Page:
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Top Stories This Week in the Chronicle.
January 7, 2005

Obituaries 'de-gayed' the lives of Sontag and White

by Anthony Glassman

New York City--Two celebrity deaths at the end of 2004 illustrated the ease with which the mainstream press sweeps LGBT issues under the rug.

Author Susan Sontag died on December 28 of leukemia at the age of 71. Obituaries often mentioned her ex-husband, from whom she was divorced in 1958. However, two of the largest papers in the nation, the New York Times and the Los Angeles Times, both neglected to mention her relationships with prominent female artists, including playwright Maria Irene Fornes, choreographer Lucinda Childs and photographer Annie Liebovitz.

Sontag referred to herself as bisexual in the New Yorker magazine, for whom she wrote for three decades, yet her sexual orientation and other cogent details of her life were ignored by most obituaries. (The two Times obituaries also appeared in Ohio papers.)

The New York Daily News noted that Liebovitz was her �longtime companion,� but for the most part, it was left to LGBT news sources to discuss her love life after 1958.

The heterosexualizing of her obituaries was ironic, as well, since one of her best-known essays was �Notes on Camp,� an in-depth look at the mainly urban, mostly gay aesthetic that was �serious about the frivolous, frivolous about the serious.�

Steve Koval, a correspondent with Window Media, the company that owns the Washington Blade and other LGBT papers, noted, �Writer Edmund White . . . thought he understood why she would not want to come out. She identified strongly with the French universalist tradition, in which �one is first and foremost a citizen, and to put any finer point on it is to lose the freedom to define oneself�.�

Footballer�s anti-gay crusade ignored

On the flip side of the coin, obituaries and television memorials for Reggie White, the former football player who died on December 26 at age 43, completely glossed over his history of making homophobic and racially insensitive remarks.

White, who struggled with the respiratory ailments of sarcoidosis and sleep apnea,� was a minister when he was not on the football field. He made an infamous speech before the Wisconsin legislature in 1999.

�I don�t regret anything I said,� White noted on March 27, 1999, two days after the speech. �I�m not going to back off what I know God has put in my heart to share.�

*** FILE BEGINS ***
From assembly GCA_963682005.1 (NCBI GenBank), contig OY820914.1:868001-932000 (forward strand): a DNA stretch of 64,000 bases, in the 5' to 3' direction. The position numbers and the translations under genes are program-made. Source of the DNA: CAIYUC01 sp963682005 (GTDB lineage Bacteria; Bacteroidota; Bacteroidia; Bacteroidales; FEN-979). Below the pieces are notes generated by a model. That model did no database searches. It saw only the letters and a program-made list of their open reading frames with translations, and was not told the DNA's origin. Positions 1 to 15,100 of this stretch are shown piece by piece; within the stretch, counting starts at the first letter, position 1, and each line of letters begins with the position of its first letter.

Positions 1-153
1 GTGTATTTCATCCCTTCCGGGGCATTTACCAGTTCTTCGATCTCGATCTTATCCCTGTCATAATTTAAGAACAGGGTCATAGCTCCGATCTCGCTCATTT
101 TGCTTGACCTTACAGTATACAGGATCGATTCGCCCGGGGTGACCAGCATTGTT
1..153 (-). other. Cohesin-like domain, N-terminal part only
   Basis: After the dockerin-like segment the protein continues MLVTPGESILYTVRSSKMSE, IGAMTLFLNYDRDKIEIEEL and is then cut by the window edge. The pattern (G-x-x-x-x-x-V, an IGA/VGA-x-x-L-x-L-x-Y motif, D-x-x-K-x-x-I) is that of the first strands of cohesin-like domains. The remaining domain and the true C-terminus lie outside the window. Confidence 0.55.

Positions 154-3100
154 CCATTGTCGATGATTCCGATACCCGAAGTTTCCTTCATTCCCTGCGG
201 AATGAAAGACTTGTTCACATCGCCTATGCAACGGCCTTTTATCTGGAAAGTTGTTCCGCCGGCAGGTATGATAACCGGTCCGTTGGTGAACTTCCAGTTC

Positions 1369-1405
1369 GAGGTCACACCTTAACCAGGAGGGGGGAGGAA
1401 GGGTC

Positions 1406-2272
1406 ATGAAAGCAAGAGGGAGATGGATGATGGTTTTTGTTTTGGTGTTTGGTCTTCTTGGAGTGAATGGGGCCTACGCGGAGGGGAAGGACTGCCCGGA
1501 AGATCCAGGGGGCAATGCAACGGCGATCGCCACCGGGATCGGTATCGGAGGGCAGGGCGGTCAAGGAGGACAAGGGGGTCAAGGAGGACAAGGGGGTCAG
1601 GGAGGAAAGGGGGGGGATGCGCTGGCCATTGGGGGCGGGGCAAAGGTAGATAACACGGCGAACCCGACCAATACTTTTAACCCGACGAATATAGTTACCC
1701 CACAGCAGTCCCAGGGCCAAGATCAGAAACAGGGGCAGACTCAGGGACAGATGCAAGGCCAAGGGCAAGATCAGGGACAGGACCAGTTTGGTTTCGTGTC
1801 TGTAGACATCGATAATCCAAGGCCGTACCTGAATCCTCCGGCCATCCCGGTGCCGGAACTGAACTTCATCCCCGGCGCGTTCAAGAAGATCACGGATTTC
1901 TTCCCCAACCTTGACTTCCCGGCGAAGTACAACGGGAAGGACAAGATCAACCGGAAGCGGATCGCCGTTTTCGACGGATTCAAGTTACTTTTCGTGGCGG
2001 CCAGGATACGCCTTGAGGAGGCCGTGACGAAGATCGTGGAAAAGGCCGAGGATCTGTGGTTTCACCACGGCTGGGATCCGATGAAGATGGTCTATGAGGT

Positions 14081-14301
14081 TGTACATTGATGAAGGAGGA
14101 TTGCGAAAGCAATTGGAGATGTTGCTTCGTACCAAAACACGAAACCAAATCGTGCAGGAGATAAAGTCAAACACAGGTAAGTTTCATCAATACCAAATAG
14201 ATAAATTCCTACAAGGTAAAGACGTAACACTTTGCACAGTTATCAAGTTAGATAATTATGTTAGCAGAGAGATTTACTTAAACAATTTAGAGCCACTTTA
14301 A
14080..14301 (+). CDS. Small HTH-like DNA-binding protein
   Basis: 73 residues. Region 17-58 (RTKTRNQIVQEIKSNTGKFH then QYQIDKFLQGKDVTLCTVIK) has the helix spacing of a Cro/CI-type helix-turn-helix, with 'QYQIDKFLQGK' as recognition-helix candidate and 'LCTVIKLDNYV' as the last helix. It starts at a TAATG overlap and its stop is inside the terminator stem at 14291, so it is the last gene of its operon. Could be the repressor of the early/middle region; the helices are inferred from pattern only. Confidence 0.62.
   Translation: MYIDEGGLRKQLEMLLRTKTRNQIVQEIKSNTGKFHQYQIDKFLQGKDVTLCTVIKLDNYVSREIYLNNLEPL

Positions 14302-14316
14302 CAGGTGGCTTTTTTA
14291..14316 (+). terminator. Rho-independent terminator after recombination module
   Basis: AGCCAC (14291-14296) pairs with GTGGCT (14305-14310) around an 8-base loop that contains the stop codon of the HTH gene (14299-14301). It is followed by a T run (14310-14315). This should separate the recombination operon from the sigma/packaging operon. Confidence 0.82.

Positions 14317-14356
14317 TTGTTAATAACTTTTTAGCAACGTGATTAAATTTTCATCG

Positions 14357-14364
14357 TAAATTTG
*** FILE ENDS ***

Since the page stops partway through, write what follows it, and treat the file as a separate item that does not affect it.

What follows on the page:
White was invited to speak to the legislature about a recent trip to Israel he had undertaken and his work with inner city youth. Instead, he went on for an hour talking about races working together, using offensive stereotypes about every race, including his own, and bashing gays.

During his time on the floor, he said that blacks �like to dance,� white people �know how to tap into money,� Latinos �can put 20, 30 people in one home,� Asians �can turn a television into a watch� and Native Americans were good at �sneaking up on people,� which is why they weren�t enslaved by white people.

White claimed he was indicating the various races� and ethnic groups� �gifts,� illustrating that together, they comprise �a complete image of God.�

During the same speech, he said, �People from all different ethnic backgrounds live in this [gay] lifestyle. But people from all different ethnic backgrounds also are liars and cheaters and malicious and back-stabbing. Homosexuals are trying to compare their plight with the plight of black people. In the process of history, homosexuals have never been castrated. Millions of them never died. Homosexuality is a decision, it�s not a race.�

His wife later told ABC�s news magazine show 20/20 the CBS would not hire White as a commentator because the network was �too scared of the sodomite community.�

He also appeared in his Green Bay Packers uniform in religious right anti-gay advertisements.

Richard Sandomir of the New York Times reported on a panel discussion on ESPN in which reporter Andrea Kremer said that White told her that his remarks before the Wisconsin legislature �was one of the biggest regrets he had,� and that he was studying Hebrew to better understand what the Bible says.

According to Sandomir, ESPN�s coverage of White�s death was the only on-air mention of White�s comments, and that CBS, Fox and ABC all �remembered him as a great football player but an even greater man, and a man loved by everyone.�

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